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Article No. 123

Assertive paranoia

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I came across these penetrating words by Simon Barrow in one of his columns on Ekklesia - a site you should certainly visit if you have not already discovered its value.

It sums up for me the problem of the current arguments going on about persecution of Christians - although that is rather too heavy a word to use about the disputed cases that have come to the notice of the press in recent months.

There was the lady who wished to wear her miniscule cross around her neck at work but was prevented doing so by the rules of the employers. It was observed that other faiths could wear articles of clothing that proclaimed their faith - so why should not she? Then there have been various schoolchildren who have been prevented from wearing this or that, along similar lines.

Then there is the hypothetical case of the Guest House owner who, as a bible believing Christian, objects to an incoming law which would allow gay people to stay the night in his guest house against his wishes. The outcry there, too, was that Christians would be discriminated against if such a law is passed.

The argument goes much deeper of course. It is about what should happen when one’s religious conscience conflicts with the law of the land. That is really the issue. If you are a Christian who happens to believe that homosexuality is an abomination then you may well have great reluctance in going along with anything in which you participate that appears to condone homosexuality.

I can see the argument for the Christians, who wish to be able to refuse a double bedroom for the night to two homosexuals. The fact that they have hitherto been able to exercise a discriminatory policy against gay people is however no reason why they should continue to do that once the law of the land is changed to highlight the wrongness of such discrimination.

From the point of view of gay people, they are against any law that permits someone to put a notice that says ‘No gays’ in the window of their business premises. It is as unacceptable as a notice saying ‘No blacks’.

It is interesting to note that the attention of Christians is focussed only on homosexuality. They don’t seem to have any objection to the law that says that they must not discriminate against white or black or Asian people. They do not have any qualms about whether the next man and woman who rent a double room in their boarding house are really married or not. They wouldn’t dream of asking to see a marriage certificate! They don’t ask what the couple get up to in bed - whether their sexual practices are prohibited in the Leviticus. Its just gays they object to.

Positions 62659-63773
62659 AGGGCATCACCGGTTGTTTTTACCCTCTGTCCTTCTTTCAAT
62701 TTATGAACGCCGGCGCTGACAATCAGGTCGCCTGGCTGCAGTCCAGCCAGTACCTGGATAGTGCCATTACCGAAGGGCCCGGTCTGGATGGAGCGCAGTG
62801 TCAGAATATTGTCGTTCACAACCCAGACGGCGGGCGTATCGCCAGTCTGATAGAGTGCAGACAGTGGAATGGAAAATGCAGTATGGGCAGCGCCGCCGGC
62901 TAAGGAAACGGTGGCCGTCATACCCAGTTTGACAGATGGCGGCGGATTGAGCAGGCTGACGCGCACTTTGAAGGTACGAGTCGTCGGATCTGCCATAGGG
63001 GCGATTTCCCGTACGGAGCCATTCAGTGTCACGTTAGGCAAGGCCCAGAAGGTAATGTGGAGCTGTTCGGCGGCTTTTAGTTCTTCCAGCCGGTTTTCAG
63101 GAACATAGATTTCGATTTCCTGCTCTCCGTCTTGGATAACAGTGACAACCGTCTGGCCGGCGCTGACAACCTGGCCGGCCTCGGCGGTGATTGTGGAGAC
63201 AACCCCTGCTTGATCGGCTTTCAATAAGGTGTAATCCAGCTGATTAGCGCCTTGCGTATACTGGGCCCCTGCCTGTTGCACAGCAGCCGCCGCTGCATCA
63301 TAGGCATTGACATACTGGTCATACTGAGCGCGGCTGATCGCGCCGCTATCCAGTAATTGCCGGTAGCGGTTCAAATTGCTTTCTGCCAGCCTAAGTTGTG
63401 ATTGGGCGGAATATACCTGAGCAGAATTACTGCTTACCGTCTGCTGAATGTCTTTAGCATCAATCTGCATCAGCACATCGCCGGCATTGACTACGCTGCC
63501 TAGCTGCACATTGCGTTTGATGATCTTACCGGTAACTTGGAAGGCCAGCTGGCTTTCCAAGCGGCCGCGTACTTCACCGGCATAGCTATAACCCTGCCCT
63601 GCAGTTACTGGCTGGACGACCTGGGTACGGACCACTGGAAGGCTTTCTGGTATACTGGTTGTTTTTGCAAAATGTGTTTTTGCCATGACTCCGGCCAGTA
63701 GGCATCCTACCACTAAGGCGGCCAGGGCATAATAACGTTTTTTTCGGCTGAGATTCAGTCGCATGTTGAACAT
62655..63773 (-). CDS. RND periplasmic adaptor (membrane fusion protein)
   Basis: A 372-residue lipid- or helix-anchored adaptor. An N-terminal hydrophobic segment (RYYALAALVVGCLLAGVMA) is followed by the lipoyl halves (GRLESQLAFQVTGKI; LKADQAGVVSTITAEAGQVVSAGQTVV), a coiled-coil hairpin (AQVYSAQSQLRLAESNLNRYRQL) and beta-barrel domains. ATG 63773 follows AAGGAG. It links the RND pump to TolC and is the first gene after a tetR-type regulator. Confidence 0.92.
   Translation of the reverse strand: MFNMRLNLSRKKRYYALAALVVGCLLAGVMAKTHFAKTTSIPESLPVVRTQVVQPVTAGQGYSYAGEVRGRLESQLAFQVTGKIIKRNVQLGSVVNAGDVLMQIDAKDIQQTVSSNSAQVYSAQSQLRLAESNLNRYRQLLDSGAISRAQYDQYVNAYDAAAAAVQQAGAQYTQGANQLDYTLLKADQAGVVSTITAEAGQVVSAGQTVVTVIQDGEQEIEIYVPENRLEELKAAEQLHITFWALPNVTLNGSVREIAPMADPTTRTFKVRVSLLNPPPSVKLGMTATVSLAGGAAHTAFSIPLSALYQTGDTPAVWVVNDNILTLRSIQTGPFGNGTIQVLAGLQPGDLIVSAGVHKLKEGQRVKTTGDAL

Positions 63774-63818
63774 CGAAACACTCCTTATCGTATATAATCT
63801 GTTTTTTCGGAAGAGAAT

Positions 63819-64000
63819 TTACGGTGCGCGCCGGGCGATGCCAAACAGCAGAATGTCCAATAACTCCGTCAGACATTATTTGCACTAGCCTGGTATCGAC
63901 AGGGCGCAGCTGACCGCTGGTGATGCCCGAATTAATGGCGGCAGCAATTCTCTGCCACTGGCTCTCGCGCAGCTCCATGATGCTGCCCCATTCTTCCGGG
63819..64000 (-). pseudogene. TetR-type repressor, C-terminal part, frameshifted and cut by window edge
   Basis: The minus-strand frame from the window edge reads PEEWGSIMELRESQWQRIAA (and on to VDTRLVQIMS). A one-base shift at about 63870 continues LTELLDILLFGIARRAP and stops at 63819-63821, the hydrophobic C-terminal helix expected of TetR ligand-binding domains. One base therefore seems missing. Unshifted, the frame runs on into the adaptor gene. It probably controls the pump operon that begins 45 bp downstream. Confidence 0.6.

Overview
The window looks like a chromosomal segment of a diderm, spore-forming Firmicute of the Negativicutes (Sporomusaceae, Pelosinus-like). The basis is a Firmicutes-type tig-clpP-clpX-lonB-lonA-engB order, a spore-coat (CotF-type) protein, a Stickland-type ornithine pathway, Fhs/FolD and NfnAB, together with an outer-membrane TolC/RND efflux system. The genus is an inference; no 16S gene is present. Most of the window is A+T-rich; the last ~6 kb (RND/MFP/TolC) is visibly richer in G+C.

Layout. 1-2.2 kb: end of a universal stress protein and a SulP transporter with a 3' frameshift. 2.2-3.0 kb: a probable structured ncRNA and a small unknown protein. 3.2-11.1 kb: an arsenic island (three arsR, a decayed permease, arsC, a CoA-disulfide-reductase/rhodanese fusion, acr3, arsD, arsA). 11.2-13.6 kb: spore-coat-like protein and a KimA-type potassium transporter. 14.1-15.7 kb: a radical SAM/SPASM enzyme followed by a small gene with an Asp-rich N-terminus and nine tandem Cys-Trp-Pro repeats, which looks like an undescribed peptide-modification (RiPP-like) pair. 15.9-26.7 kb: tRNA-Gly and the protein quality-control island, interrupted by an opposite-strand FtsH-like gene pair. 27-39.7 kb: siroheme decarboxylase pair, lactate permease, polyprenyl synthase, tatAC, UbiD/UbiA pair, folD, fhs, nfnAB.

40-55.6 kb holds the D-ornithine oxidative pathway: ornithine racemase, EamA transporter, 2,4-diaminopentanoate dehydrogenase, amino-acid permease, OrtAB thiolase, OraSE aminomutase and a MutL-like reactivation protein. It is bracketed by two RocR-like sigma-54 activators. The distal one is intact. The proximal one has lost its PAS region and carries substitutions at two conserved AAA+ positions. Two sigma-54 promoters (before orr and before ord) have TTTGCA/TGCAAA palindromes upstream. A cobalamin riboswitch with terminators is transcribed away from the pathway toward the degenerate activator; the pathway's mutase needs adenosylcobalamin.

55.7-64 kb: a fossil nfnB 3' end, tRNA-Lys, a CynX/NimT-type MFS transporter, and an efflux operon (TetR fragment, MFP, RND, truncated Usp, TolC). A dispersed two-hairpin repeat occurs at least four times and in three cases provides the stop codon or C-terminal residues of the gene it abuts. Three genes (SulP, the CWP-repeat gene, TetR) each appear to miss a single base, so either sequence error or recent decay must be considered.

So why are they so hot under the collar about gay people? We are driven to think that they have an unreasoning dislike/hatred of homosexuality. It is called homophobia.

There is of course no reason at all why they should not have an unreasoning hatred of homosexuality if they so wish. It is a free country. It probably is programmed into them anyway, so choice may have little to do with it. If they wish they can give their opinion to anyone about the evils of homosexuality. There is no law against that. They can talk about it with other people who share their views and say how evil they think the whole business is. That’s up to them, in a private conversation. What they cannot do however is opt out from their public duty.

What do I mean by public duty? I mean that if they propose to offer rooms for rent to the general public then they must not exclude blacks, or whites, or gays, or Roman Catholics. They must truly offer the rooms to the general public. The general public means the public at large, not some selection to suit their prejudices. What can be wrong about that? How can any Christian call that oppressive?

If they do not want to have homosexuals under their roof ever - then that is fine. It is their perfect right to so decide. In which case they must withdraw from purporting to be a guest house open to the general public.

If a guest house is exclusively vegetarian it will advertise that fact alongside its general offer of rooms. But that is totally different from saying that they won’t tolerate gays. If all the staff at an establishment only speak Portuguese then that too may be mentioned in their advertisement for customers. If you don’t want to have language difficulties then you don’t go. That is not exclusionary.

Moving from guest houses to education. In my opinion it will be perfectly permissible for a teacher to state, when teaching, that there are two views about homosexuality - and even to venture their own opinion. What would be wrong is for them to teach that homosexuality is disgusting/evil/perverted/sinful - in which case the children might get the idea that such a view is actually the correct and the accepted view of society. It isn’t. And the youngsters need to be presented with both sides of the argument. The youngsters probably know more about it than the teacher, anyway!

Lets turn to leaflets. Here we have an interesting question. Should somebody who is anti-gay be compelled in his work to distribute leaflets promoting gay rights (for example) if so asked by his employer? I am not sure what the law is on this one but I would bet my bottom dollar that each case before the Courts would have to be decided on the particular circumstances of the case. What does the leaflet say? Why does the employer wish the employee to distribute it? What are the precise objections of the employee? I think we can safely leave that question as one to be decided on the facts.